It took a year, but Tommy Williams got an answer: He was right.
The Meridian Star quoted Williams — a resident of the Marian community — as saying he believed the supervisors just didn’t want voters to know about the $14 million loan to which they were about to sign the public’s name. He figured the idea was to lock out or at least limit public conversation about the additional debt for recreational programs and other uses.
Why else would supervisors go to all the trouble of separate “mini-meetings” except to avoid a quorum and an official, public session?
Mississippi — which could use about 2,999,999 additional citizens with the pluck of Tommy Williams — has a very good open meetings law.
It’s not perfect. There’s a lot of room for improvement.
But the lengths to which some officials go to defeat the spirit of the law knows no bounds.
A few years back, a major step forward was taken when the Legislature tasked the Ethics Commission with reviewing questions about whether boards and commissions under the law were obeying it.
The commission’s website (www.ethics.state.ms.us) has a complaint form any citizen can complete and submit. There’s no charge, which is a big advancement from the day when any aggrieved person faced hiring a lawyer and getting on the docket of an already-too-busy chancery judge to hear the case and issue a ruling.
Even better, the commission also stockpiles its responses to questions on public meetings and public records on its website. Again, any person may go to the site and see dozens of scenarios and dozens of interpretations.
Browse them and it’s clear that the commission is serving as a resource for “healthy” public servants who are trying their best to walk the line between protecting legally confidential personal information and disclosing all material to which the public is entitled.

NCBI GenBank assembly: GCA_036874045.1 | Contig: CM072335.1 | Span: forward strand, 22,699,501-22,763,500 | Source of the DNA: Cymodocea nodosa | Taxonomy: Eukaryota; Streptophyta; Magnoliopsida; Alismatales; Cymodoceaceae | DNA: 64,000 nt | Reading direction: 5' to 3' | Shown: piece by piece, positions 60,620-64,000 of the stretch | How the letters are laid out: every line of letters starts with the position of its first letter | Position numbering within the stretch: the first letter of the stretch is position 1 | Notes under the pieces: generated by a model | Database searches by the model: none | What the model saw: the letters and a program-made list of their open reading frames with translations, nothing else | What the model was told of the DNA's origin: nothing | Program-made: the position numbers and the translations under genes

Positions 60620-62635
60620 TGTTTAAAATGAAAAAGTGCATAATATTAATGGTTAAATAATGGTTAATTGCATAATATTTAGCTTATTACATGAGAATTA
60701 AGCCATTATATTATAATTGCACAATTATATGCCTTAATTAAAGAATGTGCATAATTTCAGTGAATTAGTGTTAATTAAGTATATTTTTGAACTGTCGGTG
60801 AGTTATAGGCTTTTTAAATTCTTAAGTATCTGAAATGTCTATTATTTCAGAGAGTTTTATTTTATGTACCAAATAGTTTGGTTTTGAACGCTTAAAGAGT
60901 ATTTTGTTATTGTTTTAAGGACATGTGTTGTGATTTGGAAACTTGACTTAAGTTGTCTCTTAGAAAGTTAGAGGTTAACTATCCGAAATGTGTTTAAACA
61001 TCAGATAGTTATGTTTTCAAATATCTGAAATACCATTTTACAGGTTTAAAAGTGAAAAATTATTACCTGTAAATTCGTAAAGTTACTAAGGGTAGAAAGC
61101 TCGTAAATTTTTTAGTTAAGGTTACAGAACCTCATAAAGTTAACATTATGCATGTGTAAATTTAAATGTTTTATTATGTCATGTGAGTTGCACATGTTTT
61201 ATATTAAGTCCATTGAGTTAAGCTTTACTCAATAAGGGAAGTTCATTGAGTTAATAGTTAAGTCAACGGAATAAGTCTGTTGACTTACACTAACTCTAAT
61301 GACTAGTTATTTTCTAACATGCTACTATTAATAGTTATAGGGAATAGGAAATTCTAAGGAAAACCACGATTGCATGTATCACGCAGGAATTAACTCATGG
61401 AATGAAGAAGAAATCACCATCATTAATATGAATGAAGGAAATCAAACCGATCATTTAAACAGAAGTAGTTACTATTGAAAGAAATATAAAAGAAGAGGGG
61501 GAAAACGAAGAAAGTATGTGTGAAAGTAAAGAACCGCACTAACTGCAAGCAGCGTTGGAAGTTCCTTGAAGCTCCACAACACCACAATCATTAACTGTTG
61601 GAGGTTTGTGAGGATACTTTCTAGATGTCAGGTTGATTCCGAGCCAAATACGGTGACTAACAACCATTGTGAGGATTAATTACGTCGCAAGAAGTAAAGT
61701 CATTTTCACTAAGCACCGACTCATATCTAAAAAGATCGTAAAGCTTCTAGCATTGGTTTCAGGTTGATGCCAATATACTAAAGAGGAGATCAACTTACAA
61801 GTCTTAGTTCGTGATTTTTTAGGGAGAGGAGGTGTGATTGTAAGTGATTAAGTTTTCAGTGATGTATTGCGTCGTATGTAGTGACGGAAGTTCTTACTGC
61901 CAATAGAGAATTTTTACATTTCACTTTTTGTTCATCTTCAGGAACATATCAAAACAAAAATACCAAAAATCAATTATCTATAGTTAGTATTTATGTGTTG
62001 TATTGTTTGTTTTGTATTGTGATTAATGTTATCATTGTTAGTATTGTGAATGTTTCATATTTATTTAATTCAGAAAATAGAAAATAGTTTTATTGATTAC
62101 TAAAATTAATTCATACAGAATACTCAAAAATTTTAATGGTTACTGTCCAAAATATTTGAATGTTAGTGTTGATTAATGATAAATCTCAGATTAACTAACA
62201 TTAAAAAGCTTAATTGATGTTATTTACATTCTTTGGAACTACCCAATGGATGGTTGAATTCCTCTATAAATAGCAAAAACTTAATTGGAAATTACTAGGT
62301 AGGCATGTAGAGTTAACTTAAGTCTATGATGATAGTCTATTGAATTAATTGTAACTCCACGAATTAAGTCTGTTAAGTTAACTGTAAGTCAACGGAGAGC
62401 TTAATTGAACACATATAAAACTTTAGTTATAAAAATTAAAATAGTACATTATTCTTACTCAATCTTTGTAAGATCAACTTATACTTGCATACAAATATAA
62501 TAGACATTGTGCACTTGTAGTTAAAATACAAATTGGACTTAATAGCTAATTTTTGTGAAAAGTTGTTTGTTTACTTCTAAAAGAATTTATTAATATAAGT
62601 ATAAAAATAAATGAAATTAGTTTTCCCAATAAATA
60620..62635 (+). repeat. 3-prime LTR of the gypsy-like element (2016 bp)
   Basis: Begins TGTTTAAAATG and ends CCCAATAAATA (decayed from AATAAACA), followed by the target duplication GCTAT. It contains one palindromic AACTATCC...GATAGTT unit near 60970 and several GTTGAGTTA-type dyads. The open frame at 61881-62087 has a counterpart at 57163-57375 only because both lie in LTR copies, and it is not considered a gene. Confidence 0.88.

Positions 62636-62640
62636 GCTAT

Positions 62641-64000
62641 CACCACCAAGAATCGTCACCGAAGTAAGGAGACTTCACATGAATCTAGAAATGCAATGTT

But it becomes equally clear that many local governments as well as local and state boards and agencies have no interest in openness. They consider the public a nuisance, forgetting who elected them and who antes up the cash with which they operate. They routinely ignore the Ethics Commission, which is OK. The commission’s only real power is to shame, and some boards know no shame.
Clearly, the commission needs to move more quickly. The Meridian newspaper reported it took Williams almost a year to get an answer, but the non-meeting meetings about the bond issue were almost two years ago – in March 2013. The delay is not explained.
Clearly, the commission needs more authority. No fines of any type were imposed. (The maximum would have been $1,000.) The attorney for the Lauderdale board, Lee Thaggard, is reported to have said he will ask his employers to file an appeal, although what would be appealed is not clear. Certainly, it wouldn’t change anything as to the bond issue. (Do note, however, that in a few other states, actions taken in or as a result of illegal meetings are void. Under that approach, the Lauderdale supervisors – not the taxpayers – would be responsible to repay the $14 million plus interest.)
There’s no reason to think that what took place in Lauderdale County or in many of the other situations involved criminality of any type. These are not situations where, for the most part, officials are taking bribes, rigging bids or anything. Indeed, many supervisors and other public servants are simply seeking efficiency. They want to get projects done with as little muss and fuss as possible.
Their problem is that communism is efficient. Totalitarianism is efficient. Monarchies are efficient. But democracy is a grind. When the “juice” to govern comes from the consent of the people to be governed, then the public has to be involved and the public — as fickle and problematic as we can be — is to be informed. Locking people out is like having them vote by drawing names from a hat and hoping the best candidate wins.
One last thing: Not sure whether Lauderdale County has chosen its “Person Of The Year.” But there’s a great nominee. Tommy Williams. He felt like the people ought to be included in the conversation, and he learned how to at least try to make sure — next time — they might be.
Charlie Mitchell is a Mississippi journalist and assistant dean of the Meek School of Journalism and New Media. Write to him at email@example.com.